Most basic filmmakers are creating videos usually on a zero budget and using themselves, friends, family and inexperienced actors.
To spend all that time writing and shooting and planning and editing, only to end up with badly acted scenes, is really a shame.
Sure, bad acting and writing can be the culprit. But a lot of times, it just a simple matter or practice.
Best VFX ever with an alien spaceship landing, doors open with a hiss and great sound effects, the two actors walk out of the spaceship, they start talking and CRINGE.
It's not their fault really - it's yours. Either your script and their lines suck, or they are "acting". Actor one gives his line, Actor 2 sees he's done. Actor 2 gives her line. Actor 1 sees she's done, and so on.
These people need to practice those lines. They should be able to do it slowly, fast, and everything in between.
Once they have that, then it's time to do the same thing with each other. Now the game is can they do the lines to each other slowly, really, really fast, and everything in between.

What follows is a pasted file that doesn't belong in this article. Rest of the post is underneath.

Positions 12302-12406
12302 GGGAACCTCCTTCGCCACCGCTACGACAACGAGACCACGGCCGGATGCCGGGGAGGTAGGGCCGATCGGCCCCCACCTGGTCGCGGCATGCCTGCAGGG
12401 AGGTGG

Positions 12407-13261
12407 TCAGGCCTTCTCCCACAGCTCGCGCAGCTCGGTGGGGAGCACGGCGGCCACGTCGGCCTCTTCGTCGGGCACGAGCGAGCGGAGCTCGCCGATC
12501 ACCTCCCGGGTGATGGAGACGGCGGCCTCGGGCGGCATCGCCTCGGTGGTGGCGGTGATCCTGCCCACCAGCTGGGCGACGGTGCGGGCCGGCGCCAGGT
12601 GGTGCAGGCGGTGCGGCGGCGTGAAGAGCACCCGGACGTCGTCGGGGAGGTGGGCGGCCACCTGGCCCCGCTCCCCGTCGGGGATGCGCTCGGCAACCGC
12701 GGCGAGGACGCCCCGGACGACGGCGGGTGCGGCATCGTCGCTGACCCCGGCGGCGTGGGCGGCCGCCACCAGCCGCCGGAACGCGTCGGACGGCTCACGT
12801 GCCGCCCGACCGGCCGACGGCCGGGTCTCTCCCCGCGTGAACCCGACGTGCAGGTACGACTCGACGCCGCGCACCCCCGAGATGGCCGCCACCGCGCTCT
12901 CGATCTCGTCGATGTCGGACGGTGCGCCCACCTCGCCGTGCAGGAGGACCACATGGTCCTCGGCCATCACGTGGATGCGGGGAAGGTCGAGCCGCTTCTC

Great. Let's shoot it!
Well, not yet.
Now they need to put some life into it. Now they practice the lines until they look and sound like real people who are in that situation.
These "pregnant pauses" in between dialog aren't usually normal. Just go listen to two people talk some time.
If you are unfortunate enough to have to edit this dialogue, be happy if these are over the shoulder or cut shots. That way you can control the speed of the dialogue.
If not, you'd be better off just re-shooting it.
The best is taking the time with your novice actors and practicing with them until they sound like the real people they are representing in your video or short film.
The Basic Filmmaker